Comments on: If Guinea Can… http://blogs.reuters.com/global/2010/06/26/if-guinea-can/ Beyond the World news headlines Wed, 16 Nov 2016 20:09:42 +0000 hourly 1 http://wordpress.org/?v=4.2.5 By: Asaki http://blogs.reuters.com/global/2010/06/26/if-guinea-can/comment-page-1/#comment-24523 Sat, 02 Apr 2011 21:00:23 +0000 http://blogs.reuters.com/global/?p=9351#comment-24523 Despite of the elections that have passed peacefully in Guinea,in its history,people are still skeptical about slow diliverence to stisfy the needs and aspiration of the populations.As now there is no rice availible;water, and electricity is yet to come by.

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By: aoda http://blogs.reuters.com/global/2010/06/26/if-guinea-can/comment-page-1/#comment-23604 Wed, 09 Feb 2011 07:20:56 +0000 http://blogs.reuters.com/global/?p=9351#comment-23604 I believe Guinea is the most important country in Africa. It has the most potential of any country in Africa. It is vital for the people of Guinea not to loose faith in themselves. It is important that the leadership sees that they are not at an impasse but that their future is full of hope. I do not believe that they know the potential. But Guinea is the key to the beginning of a new and glorious future for the entire continent.

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By: SAIBL http://blogs.reuters.com/global/2010/06/26/if-guinea-can/comment-page-1/#comment-19197 Wed, 28 Jul 2010 16:26:22 +0000 http://blogs.reuters.com/global/?p=9351#comment-19197 Several comments;

This chain of events bolstered the claim that the threat of an ICC indictment does indeed effect weaker, internationally isloted regimes. (Even if it does little to deter stronger regimes that boast as least lukewarm regional support)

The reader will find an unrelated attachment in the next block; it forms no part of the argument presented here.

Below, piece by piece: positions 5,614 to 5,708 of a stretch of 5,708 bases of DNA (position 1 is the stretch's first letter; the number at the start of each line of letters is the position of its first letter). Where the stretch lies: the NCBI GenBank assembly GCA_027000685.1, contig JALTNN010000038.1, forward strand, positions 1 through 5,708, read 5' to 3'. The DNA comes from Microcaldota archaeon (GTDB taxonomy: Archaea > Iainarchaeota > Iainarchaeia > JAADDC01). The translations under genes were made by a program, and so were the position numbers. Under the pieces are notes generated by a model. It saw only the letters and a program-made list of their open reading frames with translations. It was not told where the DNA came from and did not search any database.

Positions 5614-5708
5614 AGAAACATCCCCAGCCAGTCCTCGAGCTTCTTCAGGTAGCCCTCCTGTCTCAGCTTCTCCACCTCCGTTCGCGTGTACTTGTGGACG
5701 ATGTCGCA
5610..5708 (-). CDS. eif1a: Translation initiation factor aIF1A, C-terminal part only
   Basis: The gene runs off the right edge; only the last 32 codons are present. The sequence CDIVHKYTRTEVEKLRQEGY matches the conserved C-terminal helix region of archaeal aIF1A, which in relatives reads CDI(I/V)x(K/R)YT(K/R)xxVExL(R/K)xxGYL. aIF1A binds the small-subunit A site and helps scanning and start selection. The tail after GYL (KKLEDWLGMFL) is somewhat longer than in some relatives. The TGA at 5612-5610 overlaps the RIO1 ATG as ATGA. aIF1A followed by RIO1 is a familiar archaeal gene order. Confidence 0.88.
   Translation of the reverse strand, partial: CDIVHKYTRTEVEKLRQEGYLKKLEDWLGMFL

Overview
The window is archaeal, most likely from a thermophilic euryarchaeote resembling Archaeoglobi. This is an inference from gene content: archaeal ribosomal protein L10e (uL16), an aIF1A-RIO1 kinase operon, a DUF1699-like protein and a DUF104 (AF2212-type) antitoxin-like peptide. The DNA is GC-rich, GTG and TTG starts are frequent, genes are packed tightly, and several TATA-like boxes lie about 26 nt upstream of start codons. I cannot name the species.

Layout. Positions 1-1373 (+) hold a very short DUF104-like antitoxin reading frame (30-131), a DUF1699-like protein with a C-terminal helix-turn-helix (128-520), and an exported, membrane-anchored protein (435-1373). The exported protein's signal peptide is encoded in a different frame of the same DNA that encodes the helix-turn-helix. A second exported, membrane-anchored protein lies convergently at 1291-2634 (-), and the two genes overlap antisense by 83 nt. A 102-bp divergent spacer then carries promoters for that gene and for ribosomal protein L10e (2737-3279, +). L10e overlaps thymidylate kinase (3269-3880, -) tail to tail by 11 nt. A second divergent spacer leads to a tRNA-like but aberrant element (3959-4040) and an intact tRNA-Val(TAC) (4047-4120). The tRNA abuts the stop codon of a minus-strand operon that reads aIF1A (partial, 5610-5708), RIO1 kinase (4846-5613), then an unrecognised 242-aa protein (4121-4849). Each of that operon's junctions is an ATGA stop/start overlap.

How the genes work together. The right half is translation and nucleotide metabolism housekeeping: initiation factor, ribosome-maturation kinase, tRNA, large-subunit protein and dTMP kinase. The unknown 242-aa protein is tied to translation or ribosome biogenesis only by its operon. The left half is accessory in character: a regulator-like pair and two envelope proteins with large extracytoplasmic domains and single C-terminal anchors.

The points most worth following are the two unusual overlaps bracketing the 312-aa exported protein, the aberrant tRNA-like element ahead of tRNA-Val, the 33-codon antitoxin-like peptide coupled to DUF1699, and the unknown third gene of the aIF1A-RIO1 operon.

Lt. Tumba launched his attack on Captain Camara as international observers shuttled back and forth between Conakry and foreign capitals, ostensibly gathering evidence and preparing the reports that would eventually lead to an ICC indictment.

Second: I worry about the timing of this election for many of the reasons articulated in the opening paragraph of this entry; Cellou Dalein Diallo will inherit a country ripe for further political turmoil. Assuming the second round of elections proceeds without significant controversy, the dynamics (narco-trafficking,a grossly inflated military, rampant corruption, etc…)that brought about Dadis’ rise and fall persist…will Guineans not loose faith in democracy if their democratic leaders struggle in vain against these megalithic, systemic problems?

I assure you I am a Guinea-optimist, and subsequently, I would call on ECOWAS, the AU, and Foreign Stakeholders to continue robust engagement through the post election euphoria into the inevitable democracy fatigue engendered by the intransigence of Guinea’s political and economic problems.

Do not invest 40 million Euros in the electoral process only to abandon Guinea to post-election inertia…elections are the beginning of a transformative process, not the entirety of it.

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